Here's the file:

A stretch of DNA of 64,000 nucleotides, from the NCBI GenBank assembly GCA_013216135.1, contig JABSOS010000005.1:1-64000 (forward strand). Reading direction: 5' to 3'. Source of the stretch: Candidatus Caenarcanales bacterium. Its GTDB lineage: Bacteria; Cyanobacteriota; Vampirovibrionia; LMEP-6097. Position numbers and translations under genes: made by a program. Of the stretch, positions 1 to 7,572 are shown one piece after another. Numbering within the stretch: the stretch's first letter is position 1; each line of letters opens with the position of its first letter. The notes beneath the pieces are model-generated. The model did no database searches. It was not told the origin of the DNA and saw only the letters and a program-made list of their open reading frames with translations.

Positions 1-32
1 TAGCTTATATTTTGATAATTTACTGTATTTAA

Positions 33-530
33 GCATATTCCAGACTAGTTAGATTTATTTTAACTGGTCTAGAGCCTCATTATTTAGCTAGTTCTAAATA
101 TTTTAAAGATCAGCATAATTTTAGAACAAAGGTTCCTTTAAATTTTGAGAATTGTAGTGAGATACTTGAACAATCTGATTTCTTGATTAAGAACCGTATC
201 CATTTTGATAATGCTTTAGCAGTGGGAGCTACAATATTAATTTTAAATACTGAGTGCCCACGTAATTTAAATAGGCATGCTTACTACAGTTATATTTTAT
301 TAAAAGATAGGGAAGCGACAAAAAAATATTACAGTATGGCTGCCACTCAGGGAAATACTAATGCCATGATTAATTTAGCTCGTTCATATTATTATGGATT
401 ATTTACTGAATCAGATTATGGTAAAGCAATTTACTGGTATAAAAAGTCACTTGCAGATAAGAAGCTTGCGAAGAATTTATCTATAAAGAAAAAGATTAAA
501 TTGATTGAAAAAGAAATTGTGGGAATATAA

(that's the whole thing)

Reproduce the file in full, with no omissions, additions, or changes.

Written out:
A stretch of DNA of 64,000 nucleotides, from the NCBI GenBank assembly GCA_013216135.1, contig JABSOS010000005.1:1-64000 (forward strand). Reading direction: 5' to 3'. Source of the stretch: Candidatus Caenarcanales bacterium. Its GTDB lineage: Bacteria; Cyanobacteriota; Vampirovibrionia; LMEP-6097. Position numbers and translations under genes: made by a program. Of the stretch, positions 1 to 7,572 are shown one piece after another. Numbering within the stretch: the stretch's first letter is position 1; each line of letters opens with the position of its first letter. The notes beneath the pieces are model-generated. The model did no database searches. It was not told the origin of the DNA and saw only the letters and a program-made list of their open reading frames with translations.

Positions 1-32
1 TAGCTTATATTTTGATAATTTACTGTATTTAA

Positions 33-530
33 GCATATTCCAGACTAGTTAGATTTATTTTAACTGGTCTAGAGCCTCATTATTTAGCTAGTTCTAAATA
101 TTTTAAAGATCAGCATAATTTTAGAACAAAGGTTCCTTTAAATTTTGAGAATTGTAGTGAGATACTTGAACAATCTGATTTCTTGATTAAGAACCGTATC
201 CATTTTGATAATGCTTTAGCAGTGGGAGCTACAATATTAATTTTAAATACTGAGTGCCCACGTAATTTAAATAGGCATGCTTACTACAGTTATATTTTAT
301 TAAAAGATAGGGAAGCGACAAAAAAATATTACAGTATGGCTGCCACTCAGGGAAATACTAATGCCATGATTAATTTAGCTCGTTCATATTATTATGGATT
401 ATTTACTGAATCAGATTATGGTAAAGCAATTTACTGGTATAAAAAGTCACTTGCAGATAAGAAGCTTGCGAAGAATTTATCTATAAAGAAAAAGATTAAA
501 TTGATTGAAAAAGAAATTGTGGGAATATAA